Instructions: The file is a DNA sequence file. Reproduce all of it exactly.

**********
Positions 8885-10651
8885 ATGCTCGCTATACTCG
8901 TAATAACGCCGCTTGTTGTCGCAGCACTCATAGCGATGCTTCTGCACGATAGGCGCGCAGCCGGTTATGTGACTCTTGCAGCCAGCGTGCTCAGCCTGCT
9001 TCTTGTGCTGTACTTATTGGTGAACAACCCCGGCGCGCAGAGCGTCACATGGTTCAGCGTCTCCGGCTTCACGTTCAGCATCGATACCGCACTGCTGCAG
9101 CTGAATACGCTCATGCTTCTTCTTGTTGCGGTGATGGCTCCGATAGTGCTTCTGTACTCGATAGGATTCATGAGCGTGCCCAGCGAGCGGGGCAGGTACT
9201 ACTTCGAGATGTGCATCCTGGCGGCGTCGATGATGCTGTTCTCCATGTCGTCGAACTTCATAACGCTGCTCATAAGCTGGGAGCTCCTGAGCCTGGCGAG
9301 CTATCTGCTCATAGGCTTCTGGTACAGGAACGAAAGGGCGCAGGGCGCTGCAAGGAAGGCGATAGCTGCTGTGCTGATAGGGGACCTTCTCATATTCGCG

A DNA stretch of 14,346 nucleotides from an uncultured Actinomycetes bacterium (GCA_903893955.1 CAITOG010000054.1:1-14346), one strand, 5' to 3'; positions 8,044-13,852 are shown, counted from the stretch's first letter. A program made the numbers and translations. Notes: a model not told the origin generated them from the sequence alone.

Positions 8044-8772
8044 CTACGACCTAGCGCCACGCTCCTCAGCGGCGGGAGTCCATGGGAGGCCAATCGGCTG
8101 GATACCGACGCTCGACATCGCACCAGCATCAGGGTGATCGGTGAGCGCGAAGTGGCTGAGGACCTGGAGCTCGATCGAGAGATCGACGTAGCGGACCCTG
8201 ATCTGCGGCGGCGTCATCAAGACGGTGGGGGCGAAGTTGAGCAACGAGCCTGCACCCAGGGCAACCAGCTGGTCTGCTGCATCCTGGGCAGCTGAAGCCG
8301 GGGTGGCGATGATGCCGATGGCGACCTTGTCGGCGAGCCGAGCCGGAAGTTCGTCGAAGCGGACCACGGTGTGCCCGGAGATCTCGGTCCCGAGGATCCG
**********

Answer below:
Positions 8885-10651
8885 ATGCTCGCTATACTCG
8901 TAATAACGCCGCTTGTTGTCGCAGCACTCATAGCGATGCTTCTGCACGATAGGCGCGCAGCCGGTTATGTGACTCTTGCAGCCAGCGTGCTCAGCCTGCT
9001 TCTTGTGCTGTACTTATTGGTGAACAACCCCGGCGCGCAGAGCGTCACATGGTTCAGCGTCTCCGGCTTCACGTTCAGCATCGATACCGCACTGCTGCAG
9101 CTGAATACGCTCATGCTTCTTCTTGTTGCGGTGATGGCTCCGATAGTGCTTCTGTACTCGATAGGATTCATGAGCGTGCCCAGCGAGCGGGGCAGGTACT
9201 ACTTCGAGATGTGCATCCTGGCGGCGTCGATGATGCTGTTCTCCATGTCGTCGAACTTCATAACGCTGCTCATAAGCTGGGAGCTCCTGAGCCTGGCGAG
9301 CTATCTGCTCATAGGCTTCTGGTACAGGAACGAAAGGGCGCAGGGCGCTGCAAGGAAGGCGATAGCTGCTGTGCTGATAGGGGACCTTCTCATATTCGCG

A DNA stretch of 14,346 nucleotides from an uncultured Actinomycetes bacterium (GCA_903893955.1 CAITOG010000054.1:1-14346), one strand, 5' to 3'; positions 8,044-13,852 are shown, counted from the stretch's first letter. A program made the numbers and translations. Notes: a model not told the origin generated them from the sequence alone.

Positions 8044-8772
8044 CTACGACCTAGCGCCACGCTCCTCAGCGGCGGGAGTCCATGGGAGGCCAATCGGCTG
8101 GATACCGACGCTCGACATCGCACCAGCATCAGGGTGATCGGTGAGCGCGAAGTGGCTGAGGACCTGGAGCTCGATCGAGAGATCGACGTAGCGGACCCTG
8201 ATCTGCGGCGGCGTCATCAAGACGGTGGGGGCGAAGTTGAGCAACGAGCCTGCACCCAGGGCAACCAGCTGGTCTGCTGCATCCTGGGCAGCTGAAGCCG
8301 GGGTGGCGATGATGCCGATGGCGACCTTGTCGGCGAGCCGAGCCGGAAGTTCGTCGAAGCGGACCACGGTGTGCCCGGAGATCTCGGTCCCGAGGATCCG